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In section 16.3 of Weinberg, he interprets the 1PI effective potential as the minimum of expectation value of the energy density under some constraint. The essential argument is

\begin{equation} \langle {\rm VAC,out}|{\rm VAC,in}\rangle_J=\exp\left(-iE[\mathcal{J}]T\right) \end{equation}

By adiabatic theorem, as long as the external current $\mathcal{J}$ is turned on slowly from zero to a given value and kept at that value for a long time $T$ (so we can neglect possible Berry phase), $E[\mathcal{J}]$ is the ground state energy of the system in the presence of external current $\mathcal{J}$.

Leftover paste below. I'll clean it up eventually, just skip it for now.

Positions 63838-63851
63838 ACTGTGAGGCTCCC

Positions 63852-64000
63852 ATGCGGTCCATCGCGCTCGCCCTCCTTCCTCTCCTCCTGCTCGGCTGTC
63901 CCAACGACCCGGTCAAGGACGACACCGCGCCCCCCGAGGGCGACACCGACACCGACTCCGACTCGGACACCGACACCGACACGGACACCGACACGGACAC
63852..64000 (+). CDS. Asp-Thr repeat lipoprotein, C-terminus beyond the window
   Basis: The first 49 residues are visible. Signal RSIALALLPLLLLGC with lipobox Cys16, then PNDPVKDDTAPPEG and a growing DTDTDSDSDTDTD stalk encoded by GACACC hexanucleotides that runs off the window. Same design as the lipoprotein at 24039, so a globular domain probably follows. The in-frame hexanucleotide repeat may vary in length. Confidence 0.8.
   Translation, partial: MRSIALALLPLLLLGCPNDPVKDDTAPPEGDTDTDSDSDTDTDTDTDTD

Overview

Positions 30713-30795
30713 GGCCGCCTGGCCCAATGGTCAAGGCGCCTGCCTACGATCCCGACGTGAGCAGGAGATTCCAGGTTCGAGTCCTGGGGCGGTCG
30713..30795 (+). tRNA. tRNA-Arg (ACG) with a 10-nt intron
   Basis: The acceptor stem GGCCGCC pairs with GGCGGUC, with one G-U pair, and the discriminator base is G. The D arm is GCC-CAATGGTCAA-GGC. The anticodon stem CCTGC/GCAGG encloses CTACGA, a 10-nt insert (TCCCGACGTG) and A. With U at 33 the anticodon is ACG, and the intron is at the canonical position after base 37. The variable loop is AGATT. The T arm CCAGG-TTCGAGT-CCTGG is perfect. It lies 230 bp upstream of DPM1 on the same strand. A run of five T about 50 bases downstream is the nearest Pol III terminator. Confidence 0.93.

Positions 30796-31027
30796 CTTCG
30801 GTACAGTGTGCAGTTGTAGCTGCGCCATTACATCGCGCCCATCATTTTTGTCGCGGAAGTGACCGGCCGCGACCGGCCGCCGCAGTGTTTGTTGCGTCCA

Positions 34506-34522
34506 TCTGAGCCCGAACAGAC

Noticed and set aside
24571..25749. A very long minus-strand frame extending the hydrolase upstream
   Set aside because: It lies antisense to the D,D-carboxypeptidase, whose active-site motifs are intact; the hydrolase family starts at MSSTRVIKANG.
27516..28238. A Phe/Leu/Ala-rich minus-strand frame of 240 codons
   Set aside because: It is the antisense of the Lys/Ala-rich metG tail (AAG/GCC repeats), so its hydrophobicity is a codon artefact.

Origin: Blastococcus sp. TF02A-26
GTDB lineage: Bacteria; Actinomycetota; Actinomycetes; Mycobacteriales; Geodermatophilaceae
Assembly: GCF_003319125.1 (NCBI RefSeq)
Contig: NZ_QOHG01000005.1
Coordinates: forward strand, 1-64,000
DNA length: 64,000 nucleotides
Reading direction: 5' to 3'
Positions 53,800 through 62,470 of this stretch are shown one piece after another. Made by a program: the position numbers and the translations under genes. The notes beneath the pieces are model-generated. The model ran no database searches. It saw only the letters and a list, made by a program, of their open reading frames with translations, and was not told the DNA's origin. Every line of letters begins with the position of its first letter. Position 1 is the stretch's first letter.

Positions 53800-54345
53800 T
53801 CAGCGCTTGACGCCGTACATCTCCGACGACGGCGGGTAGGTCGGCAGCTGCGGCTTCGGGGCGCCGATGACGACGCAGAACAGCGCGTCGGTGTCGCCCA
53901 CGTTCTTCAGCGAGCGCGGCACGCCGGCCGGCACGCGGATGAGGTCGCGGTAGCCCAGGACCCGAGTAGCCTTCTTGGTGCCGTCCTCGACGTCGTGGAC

However, why do we need the argument of adiabatic turning on? We can simply define $E[\mathcal{J}]$ as the ground state energy of the system in the presence of external current $\mathcal{J}$ without referring to the case where the external current is zero. Moreover, adiabatic theorem cannot be applied if there is level crossing, which looks the argument of adiabatic turning on is not only unnecessary but also problematic.

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